I have coached in NINE different states in my 10 years of coaching. I have never lived in an area (Monmouth County, NJ) where female athletes dominate their sport and get as many college scholarships as they do here.
And with that, comes the increased risk of injury and our role as performance coaches to prevent those injuries from happening or transition them back on the field again.
But what we’re most proud of at RYPT is how we’ve created a community for female athletes to come in, train hard and FEEL the results. 80% of our clients these past five years have been female. Is it the training? Maybe. But I think it’s more.
It’s about improving their self esteem, mental strength and developing them into physical monsters.
TG: I couldn’t agree more on that last point. The empowerment and “freedom” that develops in female athletes when they’re coached well (and not treated like delicate snowflakes) is amazing.
All that said, we’d be remiss not to recognize that women don’t need to train differently then men (but sometimes they should). What ARE some of the particular things to take into consideration when training female athletes?
AF: With 3500 youth female athletes trained at RYPT thus far, the biggest things we have noticed have been loading progressions, emphasis on the posterior chain, and prioritizing the single leg.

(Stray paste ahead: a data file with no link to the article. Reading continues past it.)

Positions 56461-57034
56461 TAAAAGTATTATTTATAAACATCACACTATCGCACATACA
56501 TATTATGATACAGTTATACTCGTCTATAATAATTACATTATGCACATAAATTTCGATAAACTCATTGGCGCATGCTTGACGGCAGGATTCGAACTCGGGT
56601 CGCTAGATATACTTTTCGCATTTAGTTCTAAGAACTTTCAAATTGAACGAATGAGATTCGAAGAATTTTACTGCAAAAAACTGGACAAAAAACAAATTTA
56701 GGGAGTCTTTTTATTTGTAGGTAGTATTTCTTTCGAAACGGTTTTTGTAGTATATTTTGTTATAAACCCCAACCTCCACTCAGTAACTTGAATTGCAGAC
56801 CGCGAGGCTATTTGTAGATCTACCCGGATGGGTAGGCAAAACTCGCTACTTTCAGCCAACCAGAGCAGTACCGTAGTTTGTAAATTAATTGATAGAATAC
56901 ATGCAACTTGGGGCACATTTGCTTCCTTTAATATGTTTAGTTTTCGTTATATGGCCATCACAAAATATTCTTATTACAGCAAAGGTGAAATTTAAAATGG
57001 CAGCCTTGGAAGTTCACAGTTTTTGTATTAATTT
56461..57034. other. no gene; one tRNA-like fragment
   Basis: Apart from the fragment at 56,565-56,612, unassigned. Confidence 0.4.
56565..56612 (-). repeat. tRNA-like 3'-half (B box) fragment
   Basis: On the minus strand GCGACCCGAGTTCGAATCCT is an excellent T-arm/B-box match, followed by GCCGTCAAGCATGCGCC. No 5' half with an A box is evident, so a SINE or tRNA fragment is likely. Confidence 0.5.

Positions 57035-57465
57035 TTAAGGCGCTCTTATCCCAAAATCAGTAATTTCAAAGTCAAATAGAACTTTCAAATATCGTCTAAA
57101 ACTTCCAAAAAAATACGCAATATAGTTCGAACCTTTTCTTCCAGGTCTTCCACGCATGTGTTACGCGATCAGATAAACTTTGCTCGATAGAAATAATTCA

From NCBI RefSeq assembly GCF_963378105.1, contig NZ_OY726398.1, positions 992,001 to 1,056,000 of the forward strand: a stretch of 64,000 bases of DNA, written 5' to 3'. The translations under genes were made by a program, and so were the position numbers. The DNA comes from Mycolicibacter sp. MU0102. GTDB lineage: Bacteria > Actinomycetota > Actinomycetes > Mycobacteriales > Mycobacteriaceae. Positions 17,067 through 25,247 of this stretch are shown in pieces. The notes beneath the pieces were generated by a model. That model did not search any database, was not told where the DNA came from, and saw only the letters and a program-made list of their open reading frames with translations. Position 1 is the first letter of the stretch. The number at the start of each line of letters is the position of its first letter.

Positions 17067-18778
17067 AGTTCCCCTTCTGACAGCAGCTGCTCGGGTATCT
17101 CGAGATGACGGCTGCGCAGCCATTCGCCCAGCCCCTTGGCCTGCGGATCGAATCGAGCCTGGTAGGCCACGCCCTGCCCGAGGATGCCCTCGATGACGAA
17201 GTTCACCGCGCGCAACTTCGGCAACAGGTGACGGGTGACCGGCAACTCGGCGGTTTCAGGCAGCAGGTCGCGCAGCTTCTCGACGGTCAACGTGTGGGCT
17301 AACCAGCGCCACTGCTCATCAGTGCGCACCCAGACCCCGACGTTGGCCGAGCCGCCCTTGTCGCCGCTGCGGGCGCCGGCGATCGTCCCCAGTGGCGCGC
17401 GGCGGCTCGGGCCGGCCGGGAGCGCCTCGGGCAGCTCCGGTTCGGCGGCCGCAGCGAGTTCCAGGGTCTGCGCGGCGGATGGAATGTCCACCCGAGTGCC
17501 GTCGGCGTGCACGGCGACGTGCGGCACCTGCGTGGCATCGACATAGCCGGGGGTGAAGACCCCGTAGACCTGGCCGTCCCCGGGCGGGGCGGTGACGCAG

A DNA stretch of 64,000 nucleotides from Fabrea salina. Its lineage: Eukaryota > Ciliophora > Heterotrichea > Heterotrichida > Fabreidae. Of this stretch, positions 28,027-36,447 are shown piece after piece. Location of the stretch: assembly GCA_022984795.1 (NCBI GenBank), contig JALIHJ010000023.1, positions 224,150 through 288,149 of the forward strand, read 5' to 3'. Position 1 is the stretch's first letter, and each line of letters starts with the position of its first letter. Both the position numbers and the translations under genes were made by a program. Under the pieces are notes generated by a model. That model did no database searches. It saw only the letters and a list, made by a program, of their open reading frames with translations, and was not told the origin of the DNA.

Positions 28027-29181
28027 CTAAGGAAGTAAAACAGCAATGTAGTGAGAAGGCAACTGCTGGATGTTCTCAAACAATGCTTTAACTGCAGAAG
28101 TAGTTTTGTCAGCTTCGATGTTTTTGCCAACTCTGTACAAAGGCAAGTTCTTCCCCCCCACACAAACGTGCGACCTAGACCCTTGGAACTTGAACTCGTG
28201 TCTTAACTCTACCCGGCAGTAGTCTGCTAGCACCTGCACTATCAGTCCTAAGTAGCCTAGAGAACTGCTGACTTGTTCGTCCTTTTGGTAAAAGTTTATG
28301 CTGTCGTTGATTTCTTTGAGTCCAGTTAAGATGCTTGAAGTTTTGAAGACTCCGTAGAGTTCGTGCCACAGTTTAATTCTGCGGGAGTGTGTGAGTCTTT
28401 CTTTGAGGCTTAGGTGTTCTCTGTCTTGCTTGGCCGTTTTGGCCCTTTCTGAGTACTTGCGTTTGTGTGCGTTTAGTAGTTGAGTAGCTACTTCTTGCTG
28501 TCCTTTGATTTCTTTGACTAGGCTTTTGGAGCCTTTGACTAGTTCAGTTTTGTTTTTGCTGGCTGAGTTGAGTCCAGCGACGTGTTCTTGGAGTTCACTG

What I quickly noticed was that our female athletes simply didn’t handle the traditional model of progressive overload as well as my male athletes. Forget percentages, readiness questionnaires and velocity tracking. They couldn’t increase their training load week to week and maintain form, speed and most of all, confidence.
Was another 5-10 lbs worth it on our last set, gambling on them failing and shattering their confidence as they began weight training?
Many times I have seen an athlete crush a set at a particular weight only to not hit a single rep with five additional pounds added on the following set. Instead of pushing more weight each and every set, we have adapted our training cycles to work on increasing volume throughout the set cycle. This form of volume accumulation allows us to still overload the athlete but in a safer manner.
Note From TG: that last point by Adam is what I mean when I talk about building a wider base (of volume) to reach a higher peak. I explain HERE.
So rather than simply going up every set, we’ve learned to keep the working weight stable for a few weeks at a time and crank up the volume through increased reps and or sets to build that confidence and get some serious work done.
Second major point is the cold hard truth of a few things that female athletes have to deal with that their male counterparts don’t have to worry so much about.